At the end of 7 hours, we arrived at Bhagsu and checked in to a large room at Sky Pie with a private outdoor space for 800 rs/night ($12).
The beautiful Himalayan city of Dharamsala is the home of the Dalai Lama as well as where the Tibetan Government in exile is located. If you are lucky, you can get a chance to see the Holiness during his lectures if he is in town. His schedule is posted on his website here.
The whole city is built on a mountain so you need to either climb up or walk down to reach to its various areas including McLeod Ganj, Dharamkot and Bhagsu.
Bhagsu and Dharamkot are the hip touristic areas offering various activities and workshops (macramé, yoga, silversmith, painting, shamanic healing, kundalini, yoga, etc..), and full with tattoo studios, cafes, restaurants and boutiques servicing international backpackers. I am gladly using all the macrame techniques I learnt while I was in India to create cool anklets and necklaces 🙂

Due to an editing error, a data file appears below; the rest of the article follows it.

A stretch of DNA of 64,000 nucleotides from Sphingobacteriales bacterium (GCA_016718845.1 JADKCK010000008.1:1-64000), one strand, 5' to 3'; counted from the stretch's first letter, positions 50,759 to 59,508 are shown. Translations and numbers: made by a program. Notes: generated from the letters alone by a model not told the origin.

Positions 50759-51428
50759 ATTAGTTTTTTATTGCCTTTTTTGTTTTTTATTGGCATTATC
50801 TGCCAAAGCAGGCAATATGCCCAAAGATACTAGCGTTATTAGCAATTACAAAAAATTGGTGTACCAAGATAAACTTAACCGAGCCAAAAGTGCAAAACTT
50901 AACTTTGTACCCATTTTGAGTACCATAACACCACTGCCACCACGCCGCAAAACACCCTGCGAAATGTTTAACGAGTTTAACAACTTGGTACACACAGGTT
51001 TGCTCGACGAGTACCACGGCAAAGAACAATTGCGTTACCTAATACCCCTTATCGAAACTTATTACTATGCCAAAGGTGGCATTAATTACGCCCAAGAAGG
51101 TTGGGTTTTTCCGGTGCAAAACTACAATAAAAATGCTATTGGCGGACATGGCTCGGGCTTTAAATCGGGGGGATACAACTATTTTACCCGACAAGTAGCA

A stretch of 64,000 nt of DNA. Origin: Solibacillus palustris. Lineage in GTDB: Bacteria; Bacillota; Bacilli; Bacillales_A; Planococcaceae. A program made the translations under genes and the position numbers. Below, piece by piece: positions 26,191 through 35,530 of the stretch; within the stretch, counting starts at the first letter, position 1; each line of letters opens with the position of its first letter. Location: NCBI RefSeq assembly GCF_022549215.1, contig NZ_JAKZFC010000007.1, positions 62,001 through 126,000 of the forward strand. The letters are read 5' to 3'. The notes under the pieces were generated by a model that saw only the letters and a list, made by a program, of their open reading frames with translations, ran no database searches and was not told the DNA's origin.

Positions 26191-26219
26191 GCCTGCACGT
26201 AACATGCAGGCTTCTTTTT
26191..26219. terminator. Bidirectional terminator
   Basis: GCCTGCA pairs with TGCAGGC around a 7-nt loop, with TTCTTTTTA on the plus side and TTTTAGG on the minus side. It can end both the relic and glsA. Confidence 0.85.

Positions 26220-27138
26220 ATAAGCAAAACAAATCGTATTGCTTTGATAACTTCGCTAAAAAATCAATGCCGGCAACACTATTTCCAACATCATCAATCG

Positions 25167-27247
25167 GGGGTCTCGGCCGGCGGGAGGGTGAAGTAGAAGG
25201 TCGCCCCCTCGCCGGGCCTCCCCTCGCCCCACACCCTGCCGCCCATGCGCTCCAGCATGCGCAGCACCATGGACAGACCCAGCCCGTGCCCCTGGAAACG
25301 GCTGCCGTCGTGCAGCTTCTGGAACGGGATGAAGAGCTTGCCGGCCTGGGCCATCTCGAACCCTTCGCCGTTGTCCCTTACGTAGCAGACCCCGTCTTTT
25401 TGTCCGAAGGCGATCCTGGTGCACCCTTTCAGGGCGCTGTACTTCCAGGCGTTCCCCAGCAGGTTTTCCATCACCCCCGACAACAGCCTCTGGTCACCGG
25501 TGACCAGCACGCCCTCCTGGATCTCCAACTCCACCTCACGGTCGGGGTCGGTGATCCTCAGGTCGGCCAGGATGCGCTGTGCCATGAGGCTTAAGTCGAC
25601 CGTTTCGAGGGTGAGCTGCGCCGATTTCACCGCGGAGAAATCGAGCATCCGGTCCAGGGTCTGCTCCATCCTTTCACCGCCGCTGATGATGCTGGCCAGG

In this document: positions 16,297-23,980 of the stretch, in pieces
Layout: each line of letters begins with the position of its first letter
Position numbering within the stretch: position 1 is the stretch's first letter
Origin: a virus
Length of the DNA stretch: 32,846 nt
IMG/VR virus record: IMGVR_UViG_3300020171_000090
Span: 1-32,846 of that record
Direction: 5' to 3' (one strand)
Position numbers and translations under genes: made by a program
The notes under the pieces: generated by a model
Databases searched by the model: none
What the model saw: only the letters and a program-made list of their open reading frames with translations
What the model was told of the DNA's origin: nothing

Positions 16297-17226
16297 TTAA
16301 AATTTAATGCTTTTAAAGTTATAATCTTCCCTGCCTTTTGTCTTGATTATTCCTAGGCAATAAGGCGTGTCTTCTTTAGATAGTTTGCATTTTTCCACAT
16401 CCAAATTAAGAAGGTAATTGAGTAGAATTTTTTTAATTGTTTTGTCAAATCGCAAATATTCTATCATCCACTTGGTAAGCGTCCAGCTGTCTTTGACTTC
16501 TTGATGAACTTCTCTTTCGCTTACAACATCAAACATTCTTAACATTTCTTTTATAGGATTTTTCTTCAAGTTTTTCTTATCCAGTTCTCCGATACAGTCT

The reason why we came to Dharamsala was to attend an intensive iyengar yoga retreat with Alex, one of my favorite teachers whom we studied with in Arambol, Goa earlier in the year.
Some attractions in Dharamsala:
Baghsu Waterfall where you can see monks refreshing in the river, talking on their cellphones and taking selfies as well as local guys during the hot summer days
A beautiful center for Peace, Happiness and Bliss. It is situated in the heart of a forest where you can take a 10 day intro to Buddhism course that is offered a couple of times a month.